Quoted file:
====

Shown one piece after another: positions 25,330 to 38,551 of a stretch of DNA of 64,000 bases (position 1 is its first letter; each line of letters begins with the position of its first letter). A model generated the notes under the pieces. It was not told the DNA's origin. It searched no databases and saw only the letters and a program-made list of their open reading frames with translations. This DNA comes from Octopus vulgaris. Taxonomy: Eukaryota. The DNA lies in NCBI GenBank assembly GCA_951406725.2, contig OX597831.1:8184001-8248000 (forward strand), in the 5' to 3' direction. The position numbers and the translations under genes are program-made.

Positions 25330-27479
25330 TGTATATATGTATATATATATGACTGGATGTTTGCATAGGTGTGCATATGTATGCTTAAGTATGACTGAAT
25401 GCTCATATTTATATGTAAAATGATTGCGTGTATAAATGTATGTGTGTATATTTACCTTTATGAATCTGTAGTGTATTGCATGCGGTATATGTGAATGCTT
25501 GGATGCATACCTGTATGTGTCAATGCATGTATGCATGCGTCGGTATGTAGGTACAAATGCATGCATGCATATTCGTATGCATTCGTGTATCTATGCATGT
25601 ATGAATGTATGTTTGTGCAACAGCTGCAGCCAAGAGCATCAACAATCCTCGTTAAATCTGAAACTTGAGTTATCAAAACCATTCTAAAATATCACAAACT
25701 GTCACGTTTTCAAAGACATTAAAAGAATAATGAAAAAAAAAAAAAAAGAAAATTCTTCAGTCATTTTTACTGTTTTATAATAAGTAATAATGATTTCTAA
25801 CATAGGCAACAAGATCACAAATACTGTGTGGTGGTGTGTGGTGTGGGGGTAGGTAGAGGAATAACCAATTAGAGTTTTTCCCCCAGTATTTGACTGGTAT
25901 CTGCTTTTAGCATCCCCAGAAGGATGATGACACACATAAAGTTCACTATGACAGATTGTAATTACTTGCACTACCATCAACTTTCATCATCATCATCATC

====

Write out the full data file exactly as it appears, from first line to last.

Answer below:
Shown one piece after another: positions 25,330 to 38,551 of a stretch of DNA of 64,000 bases (position 1 is its first letter; each line of letters begins with the position of its first letter). A model generated the notes under the pieces. It was not told the DNA's origin. It searched no databases and saw only the letters and a program-made list of their open reading frames with translations. This DNA comes from Octopus vulgaris. Taxonomy: Eukaryota. The DNA lies in NCBI GenBank assembly GCA_951406725.2, contig OX597831.1:8184001-8248000 (forward strand), in the 5' to 3' direction. The position numbers and the translations under genes are program-made.

Positions 25330-27479
25330 TGTATATATGTATATATATATGACTGGATGTTTGCATAGGTGTGCATATGTATGCTTAAGTATGACTGAAT
25401 GCTCATATTTATATGTAAAATGATTGCGTGTATAAATGTATGTGTGTATATTTACCTTTATGAATCTGTAGTGTATTGCATGCGGTATATGTGAATGCTT
25501 GGATGCATACCTGTATGTGTCAATGCATGTATGCATGCGTCGGTATGTAGGTACAAATGCATGCATGCATATTCGTATGCATTCGTGTATCTATGCATGT
25601 ATGAATGTATGTTTGTGCAACAGCTGCAGCCAAGAGCATCAACAATCCTCGTTAAATCTGAAACTTGAGTTATCAAAACCATTCTAAAATATCACAAACT
25701 GTCACGTTTTCAAAGACATTAAAAGAATAATGAAAAAAAAAAAAAAAGAAAATTCTTCAGTCATTTTTACTGTTTTATAATAAGTAATAATGATTTCTAA
25801 CATAGGCAACAAGATCACAAATACTGTGTGGTGGTGTGTGGTGTGGGGGTAGGTAGAGGAATAACCAATTAGAGTTTTTCCCCCAGTATTTGACTGGTAT
25901 CTGCTTTTAGCATCCCCAGAAGGATGATGACACACATAAAGTTCACTATGACAGATTGTAATTACTTGCACTACCATCAACTTTCATCATCATCATCATC